Continue the movement and use your Shuto to control your opponent as you force him down to the ground.
13. it's better to be a little more early
Generally, we practise when someone grabbed you already. You get a major advantage however by executing your counter slightly earlier though.
14. tsuki with noru to empi
It's nice to know "Nagasu, Inasu, Noru" but how to apply them? Here's an application of Noru.
15. pinan yondan haishu uke ohyo
What I do at 00:35 doesn't work. Make sure to not make that mistake.
sode dori techniques for self-defense
16. sode dori ipponme
In self-defense you want to leave out fance and complicated movement. At the same time you want your techniques to work as well.
The key lies in the direction of the first movement (and how to).
17. ushiro sode dori
Starting at 1:18...
18. yoko sode dori — uchi zeme
19. yoko sode dori — soto zeme
20. ushiro eri dori — soto zeme
21. ushiro eri dori — uchi zeme
22. ushiro eri dori ohyo
Kubi means neck.
So all Kubi Dori refer to neck techniques whether you're grabbed with one or two hands. From the side or from the front.
If you can, Atemi is fast and effective as there's always a spot you can attack. Naturally however, your attention is drawn to your neck and his hand.
If you stay calm, simply kick him in the groin or poke his eyes.
But what if you find yourself too occupied with his grip on your neck?
Strike the thumb side of his arm with Shotei while you move your body slightly but sharply in the opposite direction (don't twist).
You can also control his wrist ⬇️
23. mae kubi dori
24. getting out of kubi shime
Sometimes it is better to get out while you still can. During Yakusoku Kumite type of training you are grabbed first - most of the time.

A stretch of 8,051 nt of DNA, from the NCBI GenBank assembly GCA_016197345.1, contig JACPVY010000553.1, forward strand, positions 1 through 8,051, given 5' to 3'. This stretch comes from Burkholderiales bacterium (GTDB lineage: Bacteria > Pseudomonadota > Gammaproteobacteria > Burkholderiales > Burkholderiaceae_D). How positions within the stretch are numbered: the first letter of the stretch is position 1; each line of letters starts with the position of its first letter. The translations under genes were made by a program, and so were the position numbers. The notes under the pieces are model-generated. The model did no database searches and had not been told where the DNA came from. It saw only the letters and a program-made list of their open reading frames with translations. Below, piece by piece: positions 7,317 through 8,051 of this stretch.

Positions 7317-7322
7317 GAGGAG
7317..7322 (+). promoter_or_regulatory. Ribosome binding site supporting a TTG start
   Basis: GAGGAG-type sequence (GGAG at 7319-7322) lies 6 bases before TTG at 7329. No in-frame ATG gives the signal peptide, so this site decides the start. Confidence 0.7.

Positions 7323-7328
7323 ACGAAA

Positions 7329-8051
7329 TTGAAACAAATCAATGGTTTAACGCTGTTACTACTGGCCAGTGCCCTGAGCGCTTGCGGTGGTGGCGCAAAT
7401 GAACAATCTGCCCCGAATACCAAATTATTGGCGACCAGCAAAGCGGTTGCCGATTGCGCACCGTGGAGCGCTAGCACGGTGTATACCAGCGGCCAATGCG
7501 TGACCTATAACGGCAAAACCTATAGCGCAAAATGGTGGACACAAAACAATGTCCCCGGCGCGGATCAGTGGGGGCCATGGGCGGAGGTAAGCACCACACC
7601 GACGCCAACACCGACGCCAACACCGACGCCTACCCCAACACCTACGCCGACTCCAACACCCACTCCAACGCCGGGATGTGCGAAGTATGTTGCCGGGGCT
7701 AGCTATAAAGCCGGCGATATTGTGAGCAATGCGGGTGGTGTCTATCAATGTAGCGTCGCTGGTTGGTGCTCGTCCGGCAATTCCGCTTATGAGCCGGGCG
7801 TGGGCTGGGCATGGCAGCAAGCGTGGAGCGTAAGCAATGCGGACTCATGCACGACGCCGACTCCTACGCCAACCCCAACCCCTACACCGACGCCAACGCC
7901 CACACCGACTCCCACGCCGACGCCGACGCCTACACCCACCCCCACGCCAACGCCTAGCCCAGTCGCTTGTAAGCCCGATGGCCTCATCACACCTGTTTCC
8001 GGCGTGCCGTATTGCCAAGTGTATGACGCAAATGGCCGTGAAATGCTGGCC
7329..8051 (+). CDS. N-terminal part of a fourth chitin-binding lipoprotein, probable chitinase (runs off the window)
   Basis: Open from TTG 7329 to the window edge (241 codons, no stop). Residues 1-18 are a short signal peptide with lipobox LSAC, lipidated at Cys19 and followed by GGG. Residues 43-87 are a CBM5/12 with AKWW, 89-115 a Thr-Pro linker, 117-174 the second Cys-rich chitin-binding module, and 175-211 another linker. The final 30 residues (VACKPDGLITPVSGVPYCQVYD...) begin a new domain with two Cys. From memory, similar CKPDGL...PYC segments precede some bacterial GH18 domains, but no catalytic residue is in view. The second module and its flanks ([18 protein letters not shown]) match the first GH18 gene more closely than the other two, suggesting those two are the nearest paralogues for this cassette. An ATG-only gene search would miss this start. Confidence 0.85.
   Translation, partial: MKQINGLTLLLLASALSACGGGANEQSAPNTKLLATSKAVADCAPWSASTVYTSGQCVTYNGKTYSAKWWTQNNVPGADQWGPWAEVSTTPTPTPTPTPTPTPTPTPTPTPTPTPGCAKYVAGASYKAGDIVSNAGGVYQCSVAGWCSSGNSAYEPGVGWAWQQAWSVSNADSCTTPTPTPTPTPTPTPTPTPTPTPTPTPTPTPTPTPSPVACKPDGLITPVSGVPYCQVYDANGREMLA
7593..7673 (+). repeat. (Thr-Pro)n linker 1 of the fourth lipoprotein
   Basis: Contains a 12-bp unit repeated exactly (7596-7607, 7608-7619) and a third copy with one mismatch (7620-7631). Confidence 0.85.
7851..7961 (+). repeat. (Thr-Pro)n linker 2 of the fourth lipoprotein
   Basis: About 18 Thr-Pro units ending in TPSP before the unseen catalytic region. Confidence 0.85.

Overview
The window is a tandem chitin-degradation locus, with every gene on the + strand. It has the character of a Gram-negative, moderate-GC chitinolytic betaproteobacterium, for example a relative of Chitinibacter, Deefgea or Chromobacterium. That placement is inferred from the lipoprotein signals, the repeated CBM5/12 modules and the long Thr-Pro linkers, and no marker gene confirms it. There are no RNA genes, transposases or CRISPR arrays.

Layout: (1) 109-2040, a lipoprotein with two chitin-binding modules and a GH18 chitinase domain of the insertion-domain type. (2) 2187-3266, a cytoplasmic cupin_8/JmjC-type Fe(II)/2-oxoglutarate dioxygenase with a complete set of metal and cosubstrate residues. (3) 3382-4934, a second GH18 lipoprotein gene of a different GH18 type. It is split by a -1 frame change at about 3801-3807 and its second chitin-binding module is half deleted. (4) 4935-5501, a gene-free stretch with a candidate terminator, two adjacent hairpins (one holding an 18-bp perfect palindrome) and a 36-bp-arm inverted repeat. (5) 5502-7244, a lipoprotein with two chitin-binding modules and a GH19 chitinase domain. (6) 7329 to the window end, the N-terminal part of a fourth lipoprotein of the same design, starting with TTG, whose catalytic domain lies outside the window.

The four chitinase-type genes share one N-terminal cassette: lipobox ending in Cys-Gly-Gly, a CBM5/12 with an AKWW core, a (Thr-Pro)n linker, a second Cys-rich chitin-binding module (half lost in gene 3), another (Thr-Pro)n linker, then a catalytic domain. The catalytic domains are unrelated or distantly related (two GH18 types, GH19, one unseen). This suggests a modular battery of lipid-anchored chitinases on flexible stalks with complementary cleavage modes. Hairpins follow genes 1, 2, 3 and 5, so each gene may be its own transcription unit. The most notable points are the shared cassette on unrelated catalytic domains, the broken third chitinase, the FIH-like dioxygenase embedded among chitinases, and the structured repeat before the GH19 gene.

Then you react.
In a way the type of training is fine... But. Think about it for a second. Actual techniques are executed before the opponent takes hold of you.
It is like Go No Sen, Sen No Sen and Sen Sen No Sen. It is the same idea.
Which one do you practise? And which one will prove to be effective in reality? Or is it not as simple as that?
Here's a move I pulled of on a strong aggressive guy round 2 AM when I exited the pub. He actually fell down on the ground because he pulled hard but I wasn't there...
how to make self-defense techniques work on the street
First things first.
- If you don't practise enough...
- If your emotion is controlling you instead of you controlling your emotion...
- If you react too late...
- Or if you're simply having a bad day or your opponent outranks you:
No technique will save you.
If you practise seriously. If techniques start to become subconscious. And if you're brave — you might just make it work.
Apart from emotion and experience, there are 2 technical things often overlooked:
- Henka Waza — the ability to instantly change your movement.
- Atemi — knowing were, when and how to hit to control the opponent and setup your movement.
I created the online course "The Journey To Henka Waza" which digs deep into Ohyo Kumite and Henka Waza providing you with a complete framework to understand AND make it work.
For this article, let's study Atemi. It's easy and reliable.